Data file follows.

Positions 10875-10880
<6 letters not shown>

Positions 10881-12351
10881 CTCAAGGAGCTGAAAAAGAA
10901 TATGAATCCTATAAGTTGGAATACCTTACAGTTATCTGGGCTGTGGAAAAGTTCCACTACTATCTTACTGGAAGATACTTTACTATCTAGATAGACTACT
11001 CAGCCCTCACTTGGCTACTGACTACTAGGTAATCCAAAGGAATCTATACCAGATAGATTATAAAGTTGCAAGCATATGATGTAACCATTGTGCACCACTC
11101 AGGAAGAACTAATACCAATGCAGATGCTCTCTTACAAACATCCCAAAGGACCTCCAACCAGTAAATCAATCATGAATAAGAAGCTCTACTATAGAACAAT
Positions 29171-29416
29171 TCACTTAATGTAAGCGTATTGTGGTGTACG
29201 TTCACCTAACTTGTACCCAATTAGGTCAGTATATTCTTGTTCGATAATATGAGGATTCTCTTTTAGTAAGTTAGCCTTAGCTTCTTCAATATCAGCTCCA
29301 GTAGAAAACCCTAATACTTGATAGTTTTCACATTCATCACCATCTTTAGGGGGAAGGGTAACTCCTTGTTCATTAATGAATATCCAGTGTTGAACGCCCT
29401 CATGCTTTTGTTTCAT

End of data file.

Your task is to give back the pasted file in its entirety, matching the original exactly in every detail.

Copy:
Positions 10875-10880
<6 letters not shown>

Positions 10881-12351
10881 CTCAAGGAGCTGAAAAAGAA
10901 TATGAATCCTATAAGTTGGAATACCTTACAGTTATCTGGGCTGTGGAAAAGTTCCACTACTATCTTACTGGAAGATACTTTACTATCTAGATAGACTACT
11001 CAGCCCTCACTTGGCTACTGACTACTAGGTAATCCAAAGGAATCTATACCAGATAGATTATAAAGTTGCAAGCATATGATGTAACCATTGTGCACCACTC
11101 AGGAAGAACTAATACCAATGCAGATGCTCTCTTACAAACATCCCAAAGGACCTCCAACCAGTAAATCAATCATGAATAAGAAGCTCTACTATAGAACAAT
Positions 29171-29416
29171 TCACTTAATGTAAGCGTATTGTGGTGTACG
29201 TTCACCTAACTTGTACCCAATTAGGTCAGTATATTCTTGTTCGATAATATGAGGATTCTCTTTTAGTAAGTTAGCCTTAGCTTCTTCAATATCAGCTCCA
29301 GTAGAAAACCCTAATACTTGATAGTTTTCACATTCATCACCATCTTTAGGGGGAAGGGTAACTCCTTGTTCATTAATGAATATCCAGTGTTGAACGCCCT
29401 CATGCTTTTGTTTCAT